Thursday, October 7, 2010


It didn’t take much convincing to get Carbon to take the afternoon off. As much as the ship had an afternoon, anyway. She said there was only about a week’s worth of work on the engine left, with his help. The calculation for the waveride was going to take longer than that anyway. The thought of a little bit of down time seemed to perk her up a bit, as well.

Which was good. She had a death grip on his torso for awhile there. Those thin, comparatively small arms had quite a bit of strength in them, at least enough to keep him from breathing properly. Alex drew in a full breath of air as she extricated herself and slipped onto the bench across from him.

She knitted her fingers together on the small table, worrying them and looking guilty. “I do not want to impose on you, Alex.”

“The situation here is a little unusual, don’t worry about it”

Carbon nodded, but she still sat there looking guilty.

“You said you hadn’t grieved, yet... I thought that was, uh, mandatory?”

A smile crept onto her face, thin but there. “The primer they gave you is lacking in depth, Alex. It is not surprising, we have never been forthcoming with our ways.”

He mostly understood that, but the vagueness bothered him in a few different ways. “So you don’t have to at all?”

Carbon shook her head, “there are exceptions. Despite the urge to do so, I was Lan on a Kshanev - I think you call them mako class - at the time of the disaster on Schon. They require a lot of maintenance and have almost six hundred crew.”

They had drilled ship profiles into him during training, for friend and foe. He would have no problem spotting a Mako dreadnaught, the centerpiece of Tslao offensive capabilities. That must have been a prestigious post. “You had to take care of all of them.”

“Yes.” She pursed her lips and nodded, reflecting for a moment. “It was easier to do at first. The urge to ensure my ship and crew were safe and functional was strong and I could ignore my own needs quite easily. A few weeks went by and I was still fighting to keep my crew right. They stabilized slowly, but a quarter year passed, then a half year... They told me others had grieved for my family. That helped.”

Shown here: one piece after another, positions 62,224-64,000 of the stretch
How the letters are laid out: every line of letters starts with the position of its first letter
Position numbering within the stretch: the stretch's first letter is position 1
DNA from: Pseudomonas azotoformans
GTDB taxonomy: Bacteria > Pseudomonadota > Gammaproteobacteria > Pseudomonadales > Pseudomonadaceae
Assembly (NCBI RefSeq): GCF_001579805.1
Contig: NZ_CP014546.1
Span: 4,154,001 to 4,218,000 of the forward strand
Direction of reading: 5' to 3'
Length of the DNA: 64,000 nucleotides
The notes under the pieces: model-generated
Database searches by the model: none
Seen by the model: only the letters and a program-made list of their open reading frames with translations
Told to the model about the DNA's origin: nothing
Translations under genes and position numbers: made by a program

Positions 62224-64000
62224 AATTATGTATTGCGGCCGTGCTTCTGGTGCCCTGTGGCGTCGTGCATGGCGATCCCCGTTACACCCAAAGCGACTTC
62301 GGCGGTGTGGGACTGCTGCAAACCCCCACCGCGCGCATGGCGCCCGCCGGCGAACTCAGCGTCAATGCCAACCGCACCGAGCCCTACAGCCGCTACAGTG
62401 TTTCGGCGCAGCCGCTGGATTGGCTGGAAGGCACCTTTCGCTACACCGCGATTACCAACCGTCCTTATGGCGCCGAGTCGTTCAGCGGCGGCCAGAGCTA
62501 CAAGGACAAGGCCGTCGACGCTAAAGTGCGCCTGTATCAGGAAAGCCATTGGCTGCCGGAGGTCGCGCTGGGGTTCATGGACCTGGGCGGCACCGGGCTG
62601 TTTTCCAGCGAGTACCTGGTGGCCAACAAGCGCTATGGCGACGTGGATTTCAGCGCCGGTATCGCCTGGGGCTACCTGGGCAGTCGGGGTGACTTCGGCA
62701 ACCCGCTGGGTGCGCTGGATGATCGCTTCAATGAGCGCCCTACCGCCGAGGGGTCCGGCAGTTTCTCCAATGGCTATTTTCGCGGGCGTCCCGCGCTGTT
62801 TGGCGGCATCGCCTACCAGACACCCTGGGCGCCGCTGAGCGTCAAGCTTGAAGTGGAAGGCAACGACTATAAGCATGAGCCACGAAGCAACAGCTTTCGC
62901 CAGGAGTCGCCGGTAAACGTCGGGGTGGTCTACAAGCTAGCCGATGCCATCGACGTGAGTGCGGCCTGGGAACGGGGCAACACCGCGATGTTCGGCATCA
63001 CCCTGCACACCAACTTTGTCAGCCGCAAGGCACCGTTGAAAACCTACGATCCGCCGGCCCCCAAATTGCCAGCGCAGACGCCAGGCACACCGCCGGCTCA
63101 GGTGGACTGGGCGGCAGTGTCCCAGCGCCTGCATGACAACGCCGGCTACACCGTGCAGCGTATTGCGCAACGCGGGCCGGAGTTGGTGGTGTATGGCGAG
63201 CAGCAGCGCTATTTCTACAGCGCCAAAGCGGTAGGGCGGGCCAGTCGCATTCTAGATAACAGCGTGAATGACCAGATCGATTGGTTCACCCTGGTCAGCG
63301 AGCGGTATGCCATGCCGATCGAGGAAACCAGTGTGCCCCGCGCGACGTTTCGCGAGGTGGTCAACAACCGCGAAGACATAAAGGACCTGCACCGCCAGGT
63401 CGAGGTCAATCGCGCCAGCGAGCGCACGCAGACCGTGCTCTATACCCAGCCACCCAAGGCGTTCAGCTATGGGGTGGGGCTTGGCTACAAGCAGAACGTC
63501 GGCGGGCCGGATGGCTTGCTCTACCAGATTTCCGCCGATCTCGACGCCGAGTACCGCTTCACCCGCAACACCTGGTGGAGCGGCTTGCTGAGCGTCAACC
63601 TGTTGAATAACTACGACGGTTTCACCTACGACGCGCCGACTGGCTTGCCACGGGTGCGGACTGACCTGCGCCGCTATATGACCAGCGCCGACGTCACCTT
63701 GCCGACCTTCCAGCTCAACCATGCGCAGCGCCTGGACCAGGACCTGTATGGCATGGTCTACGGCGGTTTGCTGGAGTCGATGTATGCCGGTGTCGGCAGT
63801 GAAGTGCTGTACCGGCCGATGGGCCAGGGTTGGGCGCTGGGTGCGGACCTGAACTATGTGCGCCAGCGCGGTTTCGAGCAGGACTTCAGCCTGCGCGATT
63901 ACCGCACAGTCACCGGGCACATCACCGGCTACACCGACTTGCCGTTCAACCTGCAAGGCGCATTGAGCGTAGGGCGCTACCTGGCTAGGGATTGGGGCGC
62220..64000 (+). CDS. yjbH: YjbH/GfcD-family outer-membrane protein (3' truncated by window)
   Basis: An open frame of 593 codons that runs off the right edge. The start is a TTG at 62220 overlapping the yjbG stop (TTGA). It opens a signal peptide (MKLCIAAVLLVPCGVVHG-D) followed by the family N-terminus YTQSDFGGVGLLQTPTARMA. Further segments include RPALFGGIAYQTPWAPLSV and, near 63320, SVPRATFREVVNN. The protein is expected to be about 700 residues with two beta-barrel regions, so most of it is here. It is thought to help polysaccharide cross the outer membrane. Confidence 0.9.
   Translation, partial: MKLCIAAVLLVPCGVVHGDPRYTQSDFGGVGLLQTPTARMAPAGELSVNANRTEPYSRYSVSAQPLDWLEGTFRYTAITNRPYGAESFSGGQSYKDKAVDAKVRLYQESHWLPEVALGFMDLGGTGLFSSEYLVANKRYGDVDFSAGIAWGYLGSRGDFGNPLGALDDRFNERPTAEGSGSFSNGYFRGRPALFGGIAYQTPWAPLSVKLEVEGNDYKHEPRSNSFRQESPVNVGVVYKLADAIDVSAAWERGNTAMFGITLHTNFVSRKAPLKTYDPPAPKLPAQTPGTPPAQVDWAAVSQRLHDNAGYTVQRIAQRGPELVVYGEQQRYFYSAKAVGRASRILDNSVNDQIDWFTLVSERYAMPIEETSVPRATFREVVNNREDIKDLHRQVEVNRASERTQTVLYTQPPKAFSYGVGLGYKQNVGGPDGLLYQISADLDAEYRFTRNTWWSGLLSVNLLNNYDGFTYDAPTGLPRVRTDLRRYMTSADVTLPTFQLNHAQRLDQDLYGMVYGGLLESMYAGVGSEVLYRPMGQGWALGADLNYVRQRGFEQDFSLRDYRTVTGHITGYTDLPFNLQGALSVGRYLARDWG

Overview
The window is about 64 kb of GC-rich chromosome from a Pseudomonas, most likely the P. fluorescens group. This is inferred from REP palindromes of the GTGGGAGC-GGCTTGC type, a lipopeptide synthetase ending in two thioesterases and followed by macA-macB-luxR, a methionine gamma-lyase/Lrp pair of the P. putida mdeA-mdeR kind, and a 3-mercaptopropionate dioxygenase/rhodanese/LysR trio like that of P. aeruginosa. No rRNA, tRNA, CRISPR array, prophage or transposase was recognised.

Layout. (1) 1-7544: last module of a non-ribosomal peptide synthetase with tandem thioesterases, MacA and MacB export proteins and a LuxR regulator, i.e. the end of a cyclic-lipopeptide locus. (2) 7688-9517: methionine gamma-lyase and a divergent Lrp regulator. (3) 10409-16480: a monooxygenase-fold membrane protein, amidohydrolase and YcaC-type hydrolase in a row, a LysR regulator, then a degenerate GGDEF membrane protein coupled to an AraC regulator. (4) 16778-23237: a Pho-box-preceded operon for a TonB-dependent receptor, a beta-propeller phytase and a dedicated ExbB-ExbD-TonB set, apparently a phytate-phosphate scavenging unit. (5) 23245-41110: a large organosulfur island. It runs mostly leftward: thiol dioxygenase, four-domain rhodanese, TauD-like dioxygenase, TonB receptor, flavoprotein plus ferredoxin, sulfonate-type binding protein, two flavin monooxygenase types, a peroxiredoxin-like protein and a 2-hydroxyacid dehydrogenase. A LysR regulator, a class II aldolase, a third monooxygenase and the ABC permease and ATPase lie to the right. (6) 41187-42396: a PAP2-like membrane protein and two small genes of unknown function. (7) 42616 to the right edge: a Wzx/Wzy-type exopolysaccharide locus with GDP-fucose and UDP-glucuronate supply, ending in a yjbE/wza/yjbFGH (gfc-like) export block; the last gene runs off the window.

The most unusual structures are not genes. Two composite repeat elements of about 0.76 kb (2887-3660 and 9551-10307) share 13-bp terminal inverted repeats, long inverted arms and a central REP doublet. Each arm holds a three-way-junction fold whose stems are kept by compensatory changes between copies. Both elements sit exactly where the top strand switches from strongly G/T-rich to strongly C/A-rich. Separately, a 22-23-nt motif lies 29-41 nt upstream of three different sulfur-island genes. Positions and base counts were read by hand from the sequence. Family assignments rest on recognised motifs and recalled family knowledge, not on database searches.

“That sounds rough.”

Her brow furrowed as she sussed out what he meant by that. “Yes, it was difficult.” She said it almost as a question, expecting some sort of feedback from Alex. He nodded apologetically and she continued. “The ship was on alert the whole time, it just wore down the crew. It wore me down, but I would not let anyone help me. It was not much longer before I was transferred to this project. I oversaw the production and installation of the engines myself.”

Carbon paused and sucked in a ragged breath, “they marveled at how strong I was. How I could just keep going so tirelessly. My race needed me, and I could not let the survivors down but now I cry and shake in the corner when someone shows me compassion.” Her voice caught and she barely whispered, “I do not know what I have become.”

“I.. uhm.” Alex swallowed and didn’t know what to say to that. That hadn’t been his intent at all. “I’m sorry if I caused you any distress.”

She crossed her arms on the table and laid her head on them, eyes closed. “It is nothing you have done, Alex. Truthfully, I could not have asked for a better shipmate. You have been better than many I have had in the past.” Carbon rested silently for a moment before a smile crept onto her short muzzle and she laughed quietly. “With the exception of almost dying. I did not appreciate that.”

He chuckled, “I’m difficult to get rid of.”

Carbon looked up at him with sad eyes, smile fading. “Would you-” she stopped and her eyes fell to his hands resting on the little table. “No, nevermind.”

“What is it?”

She pushed herself up onto her elbows and rubbed her fingertips together nervously before taking a deep breath, apparently steeling herself for rejection. “Would you be my partner?”

She had mentioned this in passing when he was still in recovery. Something to do with the emotional well being, which they both could use a lot of right now. “After all you’ve done for me? Yeah, of course.”

Carbon started to speak, stopped and snapped her mouth closed. Her head cocked to the side, “really?”

“Yes... Is there something you’re not telling me about this I should be concerned about?”

“No, I had just thought...” She looked at the table, introspective for a moment. “I did not think clearly.”

“That happens to everybody.” Alex waved a hand dismissively, pleasantly surprised at this turn of events. Part of it may have been his natural urge to learn about others, but there was some other happy feeling hiding in there he couldn’t identify yet. “Nothing to worry about.”

She smiled, reached across the table and clasped his hands in hers delicately. The skin of her palms and fingers hot against his. “It feels like all I have done lately is thank you, Alex.”

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